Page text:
1967. Archive of five vintage borderless photographs, and three typescript essays, all by photographer Jerry Bauer, circa 1967, with the photographs in the archive corresponding to the topics of the essays.
Bauer was an American photographer best known for his photographic portraits of writers, with his portraits of Samuel Beckett being held in particularly high regard. Much of his work resides in the collection of the National Portrait Gallery in London.
The first essay, “The American Underground: Mind Expansion, A Messiah, ‘Love’,” is an examination of Timothy Leary and the League for Spiritual Discovery (LSD), a communal organization carrying out studies in the religious use of psychedelic drugs, as well as the effects of LSD. One photo, showing a young man seated on a bed with beads in his hand, one young lady leaning against him and another lying, head in his lap, matches the description in the text of a subject's focus on “a set of beads,” and a description of the living quarters being “. . . simple: mattresses on the floor.”
The second essay, “American Underground : Mind Expansion, The Poets, ‘Love’ (2),” is broken into three sections. The first is about the musical group The Fugs, who Bauer describes as “the Beatles of the American underground.” Two of the photos, in and around Washington Square Park feature members of The Fugs, one of a gleaming Ed Sanders and Geoff Outlaw with two unidentified young women. In a second photograph, the same group is on the grass along with Ken Weaver and a third unidentified young woman.
The second section of the essay is about “the two stars” of the underground film movement, Warholstars Baby Jane Holzer and Edie Sedgewick, corresponding to a photograph shot in Warhol’s Factory showing Ingrid Superstar sitting on a mattress and Baby Jane Holzer on the floor facing away from the camera, along with several unidentified subjects. Holzer is identified from a published photograph by Bauer, titled “Baby Jane Holzer” taken at the same time as the one in the archive.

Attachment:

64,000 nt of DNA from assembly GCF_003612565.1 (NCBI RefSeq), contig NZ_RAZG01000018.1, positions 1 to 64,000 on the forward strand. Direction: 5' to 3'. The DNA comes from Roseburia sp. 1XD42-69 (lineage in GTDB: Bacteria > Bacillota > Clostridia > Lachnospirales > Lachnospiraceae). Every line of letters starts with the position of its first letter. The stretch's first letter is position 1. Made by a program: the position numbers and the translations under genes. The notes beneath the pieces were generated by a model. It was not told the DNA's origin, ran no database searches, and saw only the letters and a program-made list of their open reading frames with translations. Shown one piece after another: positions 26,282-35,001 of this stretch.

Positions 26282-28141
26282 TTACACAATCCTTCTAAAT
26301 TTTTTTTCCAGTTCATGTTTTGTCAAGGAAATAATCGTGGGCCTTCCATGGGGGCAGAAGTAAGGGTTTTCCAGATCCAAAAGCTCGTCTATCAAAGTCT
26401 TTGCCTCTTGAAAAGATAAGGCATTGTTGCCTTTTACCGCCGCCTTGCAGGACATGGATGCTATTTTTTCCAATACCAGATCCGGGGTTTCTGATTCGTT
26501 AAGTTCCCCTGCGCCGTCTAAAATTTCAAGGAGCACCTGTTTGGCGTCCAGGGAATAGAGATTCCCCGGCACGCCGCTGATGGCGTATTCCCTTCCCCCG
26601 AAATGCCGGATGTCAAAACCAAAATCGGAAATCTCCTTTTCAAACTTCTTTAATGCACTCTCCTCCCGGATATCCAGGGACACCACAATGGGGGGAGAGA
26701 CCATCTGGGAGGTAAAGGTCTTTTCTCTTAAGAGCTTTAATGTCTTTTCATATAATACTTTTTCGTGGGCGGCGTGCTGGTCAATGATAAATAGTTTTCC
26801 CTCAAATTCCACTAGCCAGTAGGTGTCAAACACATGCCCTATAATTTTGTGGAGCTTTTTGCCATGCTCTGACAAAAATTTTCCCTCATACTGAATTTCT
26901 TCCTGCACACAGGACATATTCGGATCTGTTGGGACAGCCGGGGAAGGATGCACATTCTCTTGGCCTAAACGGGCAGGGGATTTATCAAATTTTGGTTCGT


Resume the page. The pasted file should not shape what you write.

The final section of the essay is a about American youth and drug culture in Greenwich Village and about the neighborhood itself. Here the related photographs show unidentified young people seated on the grass, one playing the guitar, in Washington Square Park.
The third essay, “Andy Warhol: Film Director of America’s Underground,” is a study of Warhol’s early experimental films. Beginning with a brief summation of Warhol’s early career, Bauer goes on to postulate about Warhol’s films, discussing the director’s various regulars, including Elekro, Baby Jane Holzer, Sally Kirkland, Nico (here spelled “Nicot”), and others.
Photographs: Four photographs 10.75 x 8.25 inches, one photograph 10.75 x 8 inches. Near Fine overall.
Essays: 8.25 x 10.75 inches. Typescript on onionskin stock, six leaves, bound with a silver corner clip. Near Fine.